The Hindi film industry also known as Bollywood, or B-grade Hollywood, has an interesting history intertwined with economy, much of which remains unknown. The early years of the talkies as they unfolded in Bombay inform Bombay Hustle: Making Movies in a Colonial City, a recent book by Debashree Mukherjee. The author’s first-hand experience in Mumbai as a freelance assistant director makes her well-placed to write about the past of the film and the city.

In translating Subimal Misra’s Two Anti-Novels, V Ramaswamy brings to English readers a radical Bengali author from India. The two anti-novels are This Could Have Been Ramayan Chamar’s Tale and Where Colour is a Warning Sign. These are jarring, even disturbing, compilations of snapshots of reality. There is neither plot nor character in the conventional sense. The collage of diary, newspaper articles, metafictional ruminations work towards pointing toward the impossibility of enjoying literature as pleasure and making readers very conscious of the fact that reading for story is also a pitiable form of consumerism.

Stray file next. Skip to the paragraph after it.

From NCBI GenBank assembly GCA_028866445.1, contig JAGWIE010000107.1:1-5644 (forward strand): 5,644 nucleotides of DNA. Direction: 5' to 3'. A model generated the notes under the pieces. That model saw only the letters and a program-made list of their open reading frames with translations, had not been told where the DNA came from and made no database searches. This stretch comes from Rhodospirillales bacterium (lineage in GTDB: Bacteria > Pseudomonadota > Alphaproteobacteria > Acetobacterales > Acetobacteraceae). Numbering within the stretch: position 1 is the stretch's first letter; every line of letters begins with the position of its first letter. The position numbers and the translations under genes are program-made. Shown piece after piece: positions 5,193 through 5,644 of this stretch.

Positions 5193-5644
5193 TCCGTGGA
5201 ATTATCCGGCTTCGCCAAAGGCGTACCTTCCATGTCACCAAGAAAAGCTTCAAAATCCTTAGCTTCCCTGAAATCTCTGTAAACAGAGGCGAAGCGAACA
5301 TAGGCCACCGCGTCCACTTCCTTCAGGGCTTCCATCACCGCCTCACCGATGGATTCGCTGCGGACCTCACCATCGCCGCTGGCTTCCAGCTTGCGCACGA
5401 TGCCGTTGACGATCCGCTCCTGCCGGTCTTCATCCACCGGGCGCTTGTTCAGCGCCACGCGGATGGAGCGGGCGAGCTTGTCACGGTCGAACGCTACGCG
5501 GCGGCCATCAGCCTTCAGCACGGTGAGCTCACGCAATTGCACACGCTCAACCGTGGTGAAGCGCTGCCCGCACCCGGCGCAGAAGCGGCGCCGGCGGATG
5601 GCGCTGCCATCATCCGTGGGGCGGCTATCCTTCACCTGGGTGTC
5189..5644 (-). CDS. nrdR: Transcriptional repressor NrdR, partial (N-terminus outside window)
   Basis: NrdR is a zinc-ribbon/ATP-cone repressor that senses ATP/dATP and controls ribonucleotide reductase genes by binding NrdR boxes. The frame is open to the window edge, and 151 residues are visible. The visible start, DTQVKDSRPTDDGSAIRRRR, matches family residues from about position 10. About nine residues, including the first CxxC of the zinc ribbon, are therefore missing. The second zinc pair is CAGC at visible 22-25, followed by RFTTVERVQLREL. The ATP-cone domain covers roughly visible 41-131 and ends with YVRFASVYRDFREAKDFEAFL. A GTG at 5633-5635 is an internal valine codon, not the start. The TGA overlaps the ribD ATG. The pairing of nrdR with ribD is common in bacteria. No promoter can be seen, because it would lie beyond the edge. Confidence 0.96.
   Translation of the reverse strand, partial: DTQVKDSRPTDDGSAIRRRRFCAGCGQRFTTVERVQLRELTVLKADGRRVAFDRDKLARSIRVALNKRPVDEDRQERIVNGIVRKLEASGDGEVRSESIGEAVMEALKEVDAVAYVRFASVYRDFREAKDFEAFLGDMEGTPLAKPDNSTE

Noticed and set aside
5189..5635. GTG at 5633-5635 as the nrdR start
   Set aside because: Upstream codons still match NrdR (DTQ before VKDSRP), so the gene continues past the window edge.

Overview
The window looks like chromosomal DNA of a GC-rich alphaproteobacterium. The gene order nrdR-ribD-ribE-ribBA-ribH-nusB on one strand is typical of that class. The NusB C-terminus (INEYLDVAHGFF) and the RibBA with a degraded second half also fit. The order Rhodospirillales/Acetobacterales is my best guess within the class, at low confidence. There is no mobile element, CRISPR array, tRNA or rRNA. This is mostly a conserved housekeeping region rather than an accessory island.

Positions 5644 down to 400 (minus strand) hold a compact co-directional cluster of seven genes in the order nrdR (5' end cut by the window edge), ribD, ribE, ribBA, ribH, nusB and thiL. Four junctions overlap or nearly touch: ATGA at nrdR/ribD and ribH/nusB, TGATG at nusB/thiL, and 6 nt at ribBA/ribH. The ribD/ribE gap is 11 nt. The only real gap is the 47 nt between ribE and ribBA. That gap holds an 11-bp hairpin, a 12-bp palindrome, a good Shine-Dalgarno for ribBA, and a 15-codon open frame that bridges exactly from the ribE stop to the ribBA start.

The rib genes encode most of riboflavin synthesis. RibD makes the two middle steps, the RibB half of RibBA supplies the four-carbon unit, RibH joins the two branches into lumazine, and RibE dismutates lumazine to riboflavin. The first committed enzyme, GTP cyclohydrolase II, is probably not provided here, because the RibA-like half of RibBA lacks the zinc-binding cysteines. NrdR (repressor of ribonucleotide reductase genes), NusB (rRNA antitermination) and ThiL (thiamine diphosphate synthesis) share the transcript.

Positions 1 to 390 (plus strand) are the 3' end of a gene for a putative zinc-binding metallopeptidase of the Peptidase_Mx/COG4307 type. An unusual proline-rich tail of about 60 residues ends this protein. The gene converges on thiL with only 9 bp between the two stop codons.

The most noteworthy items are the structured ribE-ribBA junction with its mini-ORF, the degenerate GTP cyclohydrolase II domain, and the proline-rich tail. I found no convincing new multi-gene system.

Writers, diasporic as well as those native to the Indian subcontinent, have used the Partition of India to capture the pain and the destruction it caused to millions of families. In Vaseem Khan’s Midnight at Malabar House, Partition constitutes the backdrop of a detective novel with Inspector Persis Wadia as the lead. It is not just the time and the place that are unusual; this fictional detective is India’s first woman police officer (some two decades before one was actually appointed).

Minority communities in South Asia are fascinating examples of movement of ideas, people, and religion. After the 1947 Partition, Hindus and Sikhs migrated from the newly formed Pakistan to the world over, and especially to India. The conversations about war and peace between the two countries tend to revolve around Hindus and Muslims. The religion of Sikhism may not configure into these issues, especially for the Western readers, and yet the Radcliffe line that partitioned the subcontinent also separates two of the holiest shrines of the Sikhs.